FDA alert for Darwin’s Natural Pet Products cat food
Adapted from a press release:
The U.S. Food and Drug Administration cautioned pet owners not to feed their pets certain lots of Darwin’s Natural Pet Products raw cat food. Samples from these lots tested positive for Salmonella. These cat foods have been associated with cases of illness in three kittens in a single household.
- Darwin’s Natural Pet Products Natural Selections Antibiotic & Grain Free Chicken Recipe for Cats, Lot 9116, manufactured on May 2, 2022.
- Darwin’s Natural Pet Products Natural Selections Antibiotic & Grain Free Turkey Recipe for Cats, Lot 9121, manufactured on May 4, 2022.
These products are manufactured by Arrow Reliance Inc., doing business as Darwin’s Natural Pet Products, and are sold online direct to consumers.
The FDA collected and analyzed unopened samples of products from these two lots after receiving a report of illness in three kittens in a single household that had consumed the food and developed diarrhea. A stool sample from one of the kittens tested positive for Salmonella. A fourth kitten did not eat the food and did not become sick.
Whole genome sequencing of the Salmonella in the two products revealed that the turkey product contained Salmonella Typhimurium, while the chicken product contained Salmonella Typhimurium and Kentucky.
The products are sold in white and clear plastic packages with blue and green labeling. Each pack weighs two pounds and consists of four separate units. The lot codes are on the front lower left unit of the package.
Salmonella can affect both human and animal health. People with symptoms of Salmonella infection should consult their health care providers. Consult a veterinarian if your pet has symptoms of Salmonella infection.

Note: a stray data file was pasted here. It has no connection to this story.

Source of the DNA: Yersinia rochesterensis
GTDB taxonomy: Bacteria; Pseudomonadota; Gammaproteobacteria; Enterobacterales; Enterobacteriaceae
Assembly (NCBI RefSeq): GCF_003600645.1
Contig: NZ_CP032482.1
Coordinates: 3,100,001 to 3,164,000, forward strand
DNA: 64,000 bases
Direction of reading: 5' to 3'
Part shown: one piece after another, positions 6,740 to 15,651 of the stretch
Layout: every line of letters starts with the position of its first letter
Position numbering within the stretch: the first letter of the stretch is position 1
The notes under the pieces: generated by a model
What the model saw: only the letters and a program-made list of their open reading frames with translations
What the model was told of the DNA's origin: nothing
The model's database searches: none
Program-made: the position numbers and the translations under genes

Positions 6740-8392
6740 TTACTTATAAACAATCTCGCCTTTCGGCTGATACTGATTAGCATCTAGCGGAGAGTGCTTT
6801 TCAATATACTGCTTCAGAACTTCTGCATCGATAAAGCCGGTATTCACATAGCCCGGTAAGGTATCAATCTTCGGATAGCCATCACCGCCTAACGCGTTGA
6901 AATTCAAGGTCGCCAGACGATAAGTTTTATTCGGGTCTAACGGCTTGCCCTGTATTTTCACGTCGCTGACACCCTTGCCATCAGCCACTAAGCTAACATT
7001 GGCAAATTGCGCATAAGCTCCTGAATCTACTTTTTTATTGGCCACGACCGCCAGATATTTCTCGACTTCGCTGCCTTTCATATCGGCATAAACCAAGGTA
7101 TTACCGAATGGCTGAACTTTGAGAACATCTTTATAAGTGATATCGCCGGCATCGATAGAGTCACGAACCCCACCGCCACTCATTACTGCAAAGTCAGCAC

Salmonella is a bacterium that can cause illness and death in humans and animals, especially those who are very young, very old, or have weak immune systems. According to the Centers for Disease Control and Prevention (CDC), people infected with Salmonella can develop diarrhea, fever and abdominal cramps. Most people recover without treatment, but in some people, the diarrhea may be so severe that they need to be hospitalized. In these patients, the Salmonella infection may spread from the intestines to the blood stream and then to other body sites unless the person is treated promptly with antibiotics. Consult your health care provider if you have symptoms of Salmonella infection.
Pets do not always display symptoms when infected with Salmonella, but signs can include vomiting, diarrhea (which may be bloody), fever, loss of appetite and/or decreased activity level. If your pet has these symptoms, consult a veterinarian promptly. You should also be aware that infected pets can shed the bacteria in their feces without showing signs of being sick.
Risks from Salmonella in pet food
Pet foods contaminated with Salmonella are of particular public health importance because they can affect both human and animal health. Pets can get sick from Salmonella and may also be carriers of the bacteria and pass it on to their human companions without appearing to be ill. The FDA is aware of cases in which humans and/or animals have gotten sick from exposure to Salmonella-contaminated pet foods.
Once Salmonella gets established in the pet’s gastrointestinal tract, the animal can shed the bacteria when it has a bowel movement, and the contamination can continue to spread. Because animals can shed the bacteria when they have bowel movements, it’s particularly important to clean up the animal’s feces in yards or parks where people or other animals may become exposed, in addition to cleaning items in the home.
The Federal Food, Drug, and Cosmetic Act requires that all animal foods, like human foods, be safe to eat, produced under sanitary conditions, contain no harmful substances, and be truthfully labeled. Refrigeration or freezing does not kill Salmonella.
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